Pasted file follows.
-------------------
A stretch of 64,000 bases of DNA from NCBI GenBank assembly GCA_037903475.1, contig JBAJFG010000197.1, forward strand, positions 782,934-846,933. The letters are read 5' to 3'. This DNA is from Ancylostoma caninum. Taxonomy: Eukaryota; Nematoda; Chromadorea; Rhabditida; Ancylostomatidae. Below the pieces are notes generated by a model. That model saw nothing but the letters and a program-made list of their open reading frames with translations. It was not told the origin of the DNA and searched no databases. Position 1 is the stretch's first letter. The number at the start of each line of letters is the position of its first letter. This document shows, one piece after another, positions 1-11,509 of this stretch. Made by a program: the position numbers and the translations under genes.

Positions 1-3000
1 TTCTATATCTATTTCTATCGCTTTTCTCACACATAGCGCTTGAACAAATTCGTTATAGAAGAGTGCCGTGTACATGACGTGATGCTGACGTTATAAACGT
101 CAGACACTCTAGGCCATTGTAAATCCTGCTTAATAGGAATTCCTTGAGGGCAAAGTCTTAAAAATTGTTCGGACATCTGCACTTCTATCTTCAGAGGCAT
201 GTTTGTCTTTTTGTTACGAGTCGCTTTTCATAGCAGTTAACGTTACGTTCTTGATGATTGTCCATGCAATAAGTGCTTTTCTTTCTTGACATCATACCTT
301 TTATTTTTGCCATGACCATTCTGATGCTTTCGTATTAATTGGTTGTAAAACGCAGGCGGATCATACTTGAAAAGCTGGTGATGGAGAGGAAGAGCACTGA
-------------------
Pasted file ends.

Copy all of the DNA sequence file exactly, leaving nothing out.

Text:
A stretch of 64,000 bases of DNA from NCBI GenBank assembly GCA_037903475.1, contig JBAJFG010000197.1, forward strand, positions 782,934-846,933. The letters are read 5' to 3'. This DNA is from Ancylostoma caninum. Taxonomy: Eukaryota; Nematoda; Chromadorea; Rhabditida; Ancylostomatidae. Below the pieces are notes generated by a model. That model saw nothing but the letters and a program-made list of their open reading frames with translations. It was not told the origin of the DNA and searched no databases. Position 1 is the stretch's first letter. The number at the start of each line of letters is the position of its first letter. This document shows, one piece after another, positions 1-11,509 of this stretch. Made by a program: the position numbers and the translations under genes.

Positions 1-3000
1 TTCTATATCTATTTCTATCGCTTTTCTCACACATAGCGCTTGAACAAATTCGTTATAGAAGAGTGCCGTGTACATGACGTGATGCTGACGTTATAAACGT
101 CAGACACTCTAGGCCATTGTAAATCCTGCTTAATAGGAATTCCTTGAGGGCAAAGTCTTAAAAATTGTTCGGACATCTGCACTTCTATCTTCAGAGGCAT
201 GTTTGTCTTTTTGTTACGAGTCGCTTTTCATAGCAGTTAACGTTACGTTCTTGATGATTGTCCATGCAATAAGTGCTTTTCTTTCTTGACATCATACCTT
301 TTATTTTTGCCATGACCATTCTGATGCTTTCGTATTAATTGGTTGTAAAACGCAGGCGGATCATACTTGAAAAGCTGGTGATGGAGAGGAAGAGCACTGA